Working full time and managing an art career

Does anyone find themselves in this position: making art alone isn't enough to pay the bills, so you have a 9-to-5 job to fill the void. Sound familiar?

It is a great way to keep the mortgage payment wolf away from your door, but there’s always a trade-off: how many times at the end of the day have you found it really hard to find energy and motivation to get into the studio?

This involves a bit of mental gear-shifting to transition from one world to another, and for this I feel fortunate I’m a commuter. Time behind the wheel allows me to shift to art-making mode easier.

In an upcoming article, I will cover the basics of art marketing. In this one, I’ll discuss ways and means of managing your precious time, and how to maximize limited time in the studio.

Suggestion number 1: work small: typically, smaller paintings tend to be something that can be accomplished in one or two studio studio sessions. So to maximize the feeling that you're keeping forward momentum going, do a bunch of small canvases or panels, even several at once. This is a good way to keep inspiration going and to maintain a fresh outlook on art-making.

In my experience, bigger pieces can bog you down especially when you average two hours a night in the studio per weekday. Try and think practically for the amount of time you have and what you'd like to accomplish within that time frame.

Suggestion number 2: schedule your time in the studio on a calendar. This legitimizes time spent there and priorities been prioritizes it as being an important part of your day. Sometimes it's harder to back out of something that you have written down in a day planner that looks official. Think of it like a little written contract with yourself.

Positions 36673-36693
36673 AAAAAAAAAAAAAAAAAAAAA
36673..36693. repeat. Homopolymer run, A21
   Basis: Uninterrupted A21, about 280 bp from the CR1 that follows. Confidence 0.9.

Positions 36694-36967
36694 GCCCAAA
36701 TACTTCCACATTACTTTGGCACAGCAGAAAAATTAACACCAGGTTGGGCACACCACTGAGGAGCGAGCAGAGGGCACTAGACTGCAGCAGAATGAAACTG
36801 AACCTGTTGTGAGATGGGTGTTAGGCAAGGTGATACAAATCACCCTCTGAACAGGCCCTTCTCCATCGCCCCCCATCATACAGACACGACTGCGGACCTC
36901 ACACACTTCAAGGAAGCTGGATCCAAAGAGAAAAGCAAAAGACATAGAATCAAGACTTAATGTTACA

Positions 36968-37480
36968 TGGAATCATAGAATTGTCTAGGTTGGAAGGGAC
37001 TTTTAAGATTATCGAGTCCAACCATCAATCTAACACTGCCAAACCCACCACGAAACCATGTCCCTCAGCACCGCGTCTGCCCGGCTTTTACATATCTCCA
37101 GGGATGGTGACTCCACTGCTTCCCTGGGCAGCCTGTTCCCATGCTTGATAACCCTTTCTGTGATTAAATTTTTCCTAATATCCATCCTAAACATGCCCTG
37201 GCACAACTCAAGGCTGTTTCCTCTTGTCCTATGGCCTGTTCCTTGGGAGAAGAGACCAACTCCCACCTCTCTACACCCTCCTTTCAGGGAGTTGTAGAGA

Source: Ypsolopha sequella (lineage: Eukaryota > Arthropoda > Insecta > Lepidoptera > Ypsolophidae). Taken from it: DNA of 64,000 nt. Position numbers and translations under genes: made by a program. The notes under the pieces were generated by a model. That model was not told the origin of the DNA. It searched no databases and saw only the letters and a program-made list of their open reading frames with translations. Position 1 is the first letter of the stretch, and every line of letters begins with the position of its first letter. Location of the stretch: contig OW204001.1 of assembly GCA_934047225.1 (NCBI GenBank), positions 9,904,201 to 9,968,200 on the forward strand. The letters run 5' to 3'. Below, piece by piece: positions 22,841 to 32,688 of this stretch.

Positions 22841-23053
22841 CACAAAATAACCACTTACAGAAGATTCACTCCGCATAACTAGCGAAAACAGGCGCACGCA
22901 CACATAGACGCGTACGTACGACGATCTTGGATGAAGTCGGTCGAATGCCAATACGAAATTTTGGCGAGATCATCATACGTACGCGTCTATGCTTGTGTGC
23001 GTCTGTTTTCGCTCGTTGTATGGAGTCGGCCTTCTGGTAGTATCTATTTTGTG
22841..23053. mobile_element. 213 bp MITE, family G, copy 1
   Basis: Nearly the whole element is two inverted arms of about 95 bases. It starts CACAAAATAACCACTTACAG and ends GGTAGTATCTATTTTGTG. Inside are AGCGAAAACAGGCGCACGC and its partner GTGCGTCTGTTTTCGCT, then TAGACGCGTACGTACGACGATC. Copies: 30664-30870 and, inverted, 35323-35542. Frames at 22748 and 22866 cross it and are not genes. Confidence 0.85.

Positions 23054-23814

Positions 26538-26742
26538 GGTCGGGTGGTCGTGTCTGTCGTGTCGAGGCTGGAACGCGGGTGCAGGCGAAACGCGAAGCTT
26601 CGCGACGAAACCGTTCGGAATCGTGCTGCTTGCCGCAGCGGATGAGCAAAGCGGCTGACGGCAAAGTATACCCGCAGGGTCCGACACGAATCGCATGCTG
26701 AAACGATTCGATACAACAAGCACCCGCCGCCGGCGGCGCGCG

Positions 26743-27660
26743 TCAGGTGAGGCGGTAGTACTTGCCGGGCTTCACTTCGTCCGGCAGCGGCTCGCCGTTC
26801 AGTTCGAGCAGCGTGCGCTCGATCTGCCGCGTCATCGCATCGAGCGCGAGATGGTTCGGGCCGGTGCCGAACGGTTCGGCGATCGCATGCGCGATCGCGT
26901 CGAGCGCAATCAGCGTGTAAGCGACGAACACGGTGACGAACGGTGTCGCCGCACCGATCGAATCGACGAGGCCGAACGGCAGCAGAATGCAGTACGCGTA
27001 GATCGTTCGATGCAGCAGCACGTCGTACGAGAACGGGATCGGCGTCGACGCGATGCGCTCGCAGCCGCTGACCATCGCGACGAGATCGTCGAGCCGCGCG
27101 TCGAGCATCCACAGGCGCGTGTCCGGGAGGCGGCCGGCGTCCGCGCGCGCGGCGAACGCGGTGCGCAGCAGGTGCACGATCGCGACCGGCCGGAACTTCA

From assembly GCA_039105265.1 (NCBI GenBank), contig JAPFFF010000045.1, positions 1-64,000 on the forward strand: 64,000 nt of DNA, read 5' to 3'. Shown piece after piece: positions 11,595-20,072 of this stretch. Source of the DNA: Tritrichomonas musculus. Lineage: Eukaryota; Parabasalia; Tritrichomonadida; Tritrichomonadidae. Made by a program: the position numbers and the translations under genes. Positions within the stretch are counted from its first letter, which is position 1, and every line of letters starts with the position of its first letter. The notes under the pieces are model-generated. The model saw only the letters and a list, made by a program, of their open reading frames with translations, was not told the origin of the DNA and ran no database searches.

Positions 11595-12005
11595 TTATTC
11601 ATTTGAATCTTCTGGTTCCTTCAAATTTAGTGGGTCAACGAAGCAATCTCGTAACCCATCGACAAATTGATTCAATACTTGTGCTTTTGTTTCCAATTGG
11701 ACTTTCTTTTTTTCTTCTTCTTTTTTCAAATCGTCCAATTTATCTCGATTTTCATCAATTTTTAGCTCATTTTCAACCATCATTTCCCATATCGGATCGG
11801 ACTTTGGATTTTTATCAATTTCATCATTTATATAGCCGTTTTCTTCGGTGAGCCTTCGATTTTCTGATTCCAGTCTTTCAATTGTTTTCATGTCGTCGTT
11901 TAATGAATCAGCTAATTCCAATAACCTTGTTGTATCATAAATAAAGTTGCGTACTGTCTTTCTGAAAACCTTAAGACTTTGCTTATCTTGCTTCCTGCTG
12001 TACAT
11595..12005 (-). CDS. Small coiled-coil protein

Suggestion #3: make a little written contract with yourself, set goals as far as what you think you can realistically accomplish. For example, if you think you can finish one or even two small paintings in a week, then write that down in your calendar as something to reach for. Don't be too hard on yourself. If you can't make that goal, life happens and we've all been there, struggling away with time.

Suggestion number 4: make a prioritized list of art-related tasks you would like to accomplish, outside of art-making. This involves social media marketing, email campaigns, or any other form of marketing you may choose to do to promote your art. Other tasks to consider scheduling are: canvas and panel preparation , completing existing commissions, shipping paintings, or other administrative work. These kind of activities that you practice are good organizational exercises, and as you move into a full-time art practice, you will need to be very organized and very selective with what you devote your time to. I hope that these suggestions are helpful, they are ones I am currently trying to follow, with varying degrees of success. And hey, if all you manage to do today is get into your studio and stare at your canvas for 15 minutes without making a mark on it, that's OK too. The fact that you showed up is the first step accomplished.

May your creative journey be long and winding.

James

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